Six-banded armadillo

Euphractus sexcinctus

NZ Various 07 20 AD ONB LR 29
IUCN Conservation Status –
Least Concern
Extinct In The Wild
Class: Mammals
Order: Cingulata
Family: Dasypodidae

We are home to a breeding pair of armadillos – Wallace and Gromit, who are both 5 years old, and their offspring Lula who was born in February 2020.

South America is the native home of the six-banded armadillo. Here they can be found throughout Argentina, Brazil, Paraguay, Suriname and Uruguay. They can be found in different habitats, ranging from grassland to rainforest, but they are mainly found on open plains.

The six-banded armadillo is an omnivore. The majority of their diet is made up of plants such as fruit, leaves and roots. They will also eat insects and small invertebrates.

Interesting facts!

  •  Six-banded armadillos have very poor eyesight, relying on their keen sense of smell to detect prey and predators.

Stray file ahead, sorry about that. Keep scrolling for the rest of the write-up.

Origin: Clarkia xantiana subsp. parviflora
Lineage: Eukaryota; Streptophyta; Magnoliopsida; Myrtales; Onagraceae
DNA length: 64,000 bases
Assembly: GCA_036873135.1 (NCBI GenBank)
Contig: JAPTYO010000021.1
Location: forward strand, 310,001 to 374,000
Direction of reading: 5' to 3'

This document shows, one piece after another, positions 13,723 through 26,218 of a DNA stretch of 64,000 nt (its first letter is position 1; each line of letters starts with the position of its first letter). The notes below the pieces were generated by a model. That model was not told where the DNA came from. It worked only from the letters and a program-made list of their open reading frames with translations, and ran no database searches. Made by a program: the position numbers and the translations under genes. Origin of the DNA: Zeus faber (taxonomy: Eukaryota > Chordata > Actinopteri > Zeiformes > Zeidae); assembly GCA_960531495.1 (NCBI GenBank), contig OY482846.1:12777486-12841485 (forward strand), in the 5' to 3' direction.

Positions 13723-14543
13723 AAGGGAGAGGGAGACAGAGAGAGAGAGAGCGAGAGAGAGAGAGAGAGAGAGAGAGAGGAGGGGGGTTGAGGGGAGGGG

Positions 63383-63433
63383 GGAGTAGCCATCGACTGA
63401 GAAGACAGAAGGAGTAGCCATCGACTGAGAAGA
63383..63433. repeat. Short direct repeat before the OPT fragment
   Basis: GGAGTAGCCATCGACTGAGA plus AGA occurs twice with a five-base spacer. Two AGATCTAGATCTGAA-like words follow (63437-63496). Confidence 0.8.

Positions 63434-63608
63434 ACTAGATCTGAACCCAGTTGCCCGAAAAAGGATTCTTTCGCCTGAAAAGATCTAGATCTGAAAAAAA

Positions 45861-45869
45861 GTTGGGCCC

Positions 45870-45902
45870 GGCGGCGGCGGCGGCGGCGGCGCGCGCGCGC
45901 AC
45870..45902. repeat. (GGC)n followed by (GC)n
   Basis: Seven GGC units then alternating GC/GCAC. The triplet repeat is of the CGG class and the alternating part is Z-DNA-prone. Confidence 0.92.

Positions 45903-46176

• Unlike most armadillos, the six-banded armadillo is mostly diurnal so they are active during the day.
  • Armadillo armour is made from overlapping plates of bone covered in scales of keratin. Unlike other species of armadillo, the six-banded armadillo can’t roll into a ball, so they avoid their predators by fleeing into a nearby burrow.


Unfortunately the six-banded armadillo is persecuted in the wild, due to their reputation as a crop pest. They are also hunted locally for their meat and for their armoured shell.